“We love them,” Anthony said. “We love those additions. And we’re looking forward to getting the season going. And I think everybody is excited, the excitement is back. Right now there’s an adjustment on paper, but of course we have some work to do putting it all together, making it work. But we’re going to ride the wave of this excitement right now.”
As for a rekindling of a rivalry between the Bulls and Knicks, Anthony said he knows that it’s possible with all the moves both teams have made.
“I know you guys want that,” Anthony said. “I know you’re living for that. But we embrace that. I think as players, as competitors, we embrace all of those challenges and rivalries, that’s what makes the sport great again, so we embrace that.”
No. 3: Stoudemire says Suns weren’t receptive to him returning — After six All-Star Game apperances, a Kia Rookie of the Year trophy, and being named an All-NBA player several times, Amar’e Stoudemire retired from the NBA on Wednesday. Stoudemire was a free agent this summer and decided to hang it up as a member of the New York Knicks, whom he played for from 2010-15. Although Stoudemire had some memorable days in New York, most associate his peak seasons with the Phoenix Suns, who drafted him in 2002. Stoudemire told the Arizona Republic‘s Paul Coro he wanted to retire as a Sun, but the team didn’t seem receptive to that idea:
Amar’e Stoudemire gets sentimental the moment he reflects on his first eight NBA seasons spent in Phoenix, where a raw teenager became a skilled All-Star.
“Where do you want me to start?” Stoudemire said Thursday, shuffling through his mind’s fondest Suns memories. “It doesn’t stop.”
Stoudemire quickly recites Suns times like flying with a Phoenix contingent to recruit Steve Nash out of Dallas, watching Leandro Barbosa and Goran Dragic arrive in Phoenix from foreign countries, his career’s most successful seasons as an individual and a team, experiencing a preseason tour of Italy and Germany, watching Nash’s soccer skills on the Suns practice court and using his Hollywood connections to entertain teammates on the road.
All of that, dotted by conference finals runs and five All-Star Games as a Sun, will carry more weight in time than his decision to retire on a one-day New York Knicks contract for his less successful NBA home of 4 ½ years.
Stoudemire just did not feel the same love back in the past two offseasons, when he hoped to return to the Suns to close his career. That prompted him to reach out to New York this month for a ceremonial contract with a “Once a Knick, Always a Knick” quotation to cap his 14-year career.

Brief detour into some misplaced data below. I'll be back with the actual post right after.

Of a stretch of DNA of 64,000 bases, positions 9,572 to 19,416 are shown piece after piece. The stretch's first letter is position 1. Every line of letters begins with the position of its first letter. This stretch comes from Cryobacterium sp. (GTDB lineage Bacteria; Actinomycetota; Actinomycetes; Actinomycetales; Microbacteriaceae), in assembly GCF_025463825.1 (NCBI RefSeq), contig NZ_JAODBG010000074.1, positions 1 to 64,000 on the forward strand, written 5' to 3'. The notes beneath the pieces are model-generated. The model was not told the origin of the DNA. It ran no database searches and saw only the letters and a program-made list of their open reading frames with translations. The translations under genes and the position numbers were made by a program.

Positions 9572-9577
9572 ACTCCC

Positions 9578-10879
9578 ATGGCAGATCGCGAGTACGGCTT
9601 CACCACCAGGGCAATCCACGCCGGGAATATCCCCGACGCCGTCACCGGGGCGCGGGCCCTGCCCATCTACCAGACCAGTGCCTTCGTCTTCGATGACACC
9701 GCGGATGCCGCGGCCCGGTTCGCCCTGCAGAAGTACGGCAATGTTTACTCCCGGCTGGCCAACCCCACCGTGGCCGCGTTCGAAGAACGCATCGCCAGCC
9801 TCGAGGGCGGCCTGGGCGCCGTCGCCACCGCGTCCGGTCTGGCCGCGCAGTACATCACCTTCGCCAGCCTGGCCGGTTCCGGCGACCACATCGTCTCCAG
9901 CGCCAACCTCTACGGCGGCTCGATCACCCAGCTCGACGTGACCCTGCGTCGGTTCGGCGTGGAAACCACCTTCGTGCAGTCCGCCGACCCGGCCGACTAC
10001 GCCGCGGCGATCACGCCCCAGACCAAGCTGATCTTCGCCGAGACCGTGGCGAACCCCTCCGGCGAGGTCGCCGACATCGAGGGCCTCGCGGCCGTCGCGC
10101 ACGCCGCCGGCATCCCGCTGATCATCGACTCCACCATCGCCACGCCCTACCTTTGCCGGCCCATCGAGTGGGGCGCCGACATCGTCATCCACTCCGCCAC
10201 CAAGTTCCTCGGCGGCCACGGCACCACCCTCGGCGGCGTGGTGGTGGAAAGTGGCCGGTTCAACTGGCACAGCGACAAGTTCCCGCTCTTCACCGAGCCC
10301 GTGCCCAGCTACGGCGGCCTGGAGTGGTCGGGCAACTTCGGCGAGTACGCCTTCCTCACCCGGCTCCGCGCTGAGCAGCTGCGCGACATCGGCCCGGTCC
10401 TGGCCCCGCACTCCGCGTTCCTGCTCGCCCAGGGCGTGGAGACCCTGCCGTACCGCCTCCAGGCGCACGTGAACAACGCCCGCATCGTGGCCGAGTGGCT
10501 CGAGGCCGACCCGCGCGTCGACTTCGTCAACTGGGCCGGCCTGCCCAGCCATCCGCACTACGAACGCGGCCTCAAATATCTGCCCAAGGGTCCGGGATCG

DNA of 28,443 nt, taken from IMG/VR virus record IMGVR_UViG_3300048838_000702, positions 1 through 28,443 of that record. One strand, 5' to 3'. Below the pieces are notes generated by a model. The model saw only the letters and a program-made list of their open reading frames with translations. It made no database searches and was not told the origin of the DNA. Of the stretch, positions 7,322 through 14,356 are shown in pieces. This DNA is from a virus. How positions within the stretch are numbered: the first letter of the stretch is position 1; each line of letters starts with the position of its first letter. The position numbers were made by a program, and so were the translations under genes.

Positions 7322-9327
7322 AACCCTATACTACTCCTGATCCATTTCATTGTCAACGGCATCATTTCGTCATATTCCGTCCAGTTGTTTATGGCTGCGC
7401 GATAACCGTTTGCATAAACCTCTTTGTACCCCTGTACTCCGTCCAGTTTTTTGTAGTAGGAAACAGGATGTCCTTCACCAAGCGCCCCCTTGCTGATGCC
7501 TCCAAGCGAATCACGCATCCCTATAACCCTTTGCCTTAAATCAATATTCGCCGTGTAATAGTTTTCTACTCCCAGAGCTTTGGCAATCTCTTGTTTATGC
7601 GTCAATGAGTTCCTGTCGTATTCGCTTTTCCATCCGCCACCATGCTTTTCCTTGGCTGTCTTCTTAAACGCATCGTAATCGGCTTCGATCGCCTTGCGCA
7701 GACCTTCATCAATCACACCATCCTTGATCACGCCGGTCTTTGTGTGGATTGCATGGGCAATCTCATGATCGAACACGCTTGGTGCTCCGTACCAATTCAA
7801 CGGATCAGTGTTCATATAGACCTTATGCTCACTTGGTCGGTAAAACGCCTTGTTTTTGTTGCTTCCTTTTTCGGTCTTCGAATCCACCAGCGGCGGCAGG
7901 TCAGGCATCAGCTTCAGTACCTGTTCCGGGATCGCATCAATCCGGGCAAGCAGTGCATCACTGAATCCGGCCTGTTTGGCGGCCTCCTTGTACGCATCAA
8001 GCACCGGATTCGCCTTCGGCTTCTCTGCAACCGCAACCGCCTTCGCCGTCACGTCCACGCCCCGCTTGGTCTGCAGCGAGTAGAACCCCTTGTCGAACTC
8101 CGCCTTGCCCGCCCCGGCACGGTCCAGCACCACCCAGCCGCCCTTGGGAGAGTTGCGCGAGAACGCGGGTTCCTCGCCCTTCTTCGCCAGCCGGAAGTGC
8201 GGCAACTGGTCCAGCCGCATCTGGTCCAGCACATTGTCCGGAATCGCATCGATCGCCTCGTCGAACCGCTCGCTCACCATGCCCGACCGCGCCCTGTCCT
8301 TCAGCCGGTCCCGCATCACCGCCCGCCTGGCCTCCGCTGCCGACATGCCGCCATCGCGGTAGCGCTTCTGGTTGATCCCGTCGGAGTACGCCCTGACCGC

“The last two years, we made phone calls to Phoenix but I wasn’t getting any positive response,” Stoudemire told azcentral sports on Thursday. “That would’ve been the perfect way to go out. I didn’t want to beg Phoenix. My heart was in two places – Phoenix and New York. I just went where I was wanted.”
“I love my fans in Phoenix. Most of my high times and highlights were in Phoenix. I put forth the effort to finish my career in Phoenix but it wasn’t well-received.”
Stoudemire watched Steve Nash be inducted into the Suns Ring of Honor last season and thought, “I might be next.” There are currently 14 members.
Even with missing nearly a full season during his eight-year Phoenix stay, Stoudemire ranks highly in Suns career annals – fourth in points per game (21.4), third in total rebounds (4,613), fifth in total blocks (722), third in free throws made (3,044) and seventh in field goal percentage (54.3).
“I’m praying for that,” Stoudemire said of a Ring of Honor induction, “because my glory years are in Phoenix. My best times are in Phoenix. I bleed purple and orange. My roots are in Phoenix and the tree bloomed from there.”
Stoudemire wanted to make it clear that his positive feelings for the franchise remain in tact, especially his respect for Suns fans and managing partner Robert Sarver.
“I never have received so much love and loyalty than I did with Suns fans,” Stoudemire said. “I love them unconditionally.
“I understand what Robert is trying to do. I know Robert is trying to win and I know the organization is trying to create a winning environment. I respect what they are trying to accomplish. If they need my help with anything, I am here for them.”
SOME RANDOM HEADLINES: ICYMI, the Denver Nuggets and Indiana Pacers will square off in a regular-season game in London next season … The cost of the Washington Wizards’ new practice facility just went up … Chicago Bulls star Jimmy Butler says he no longer has a chip on his shoulder motivating him, but he’s just as driven as ever … Sacramento Kings VP Vlade Divac is predicting a big Olympics for his team’s star center, DeMarcus Cousins … Gerald Green is glad to be back where his NBA career started — with the Boston Celtics …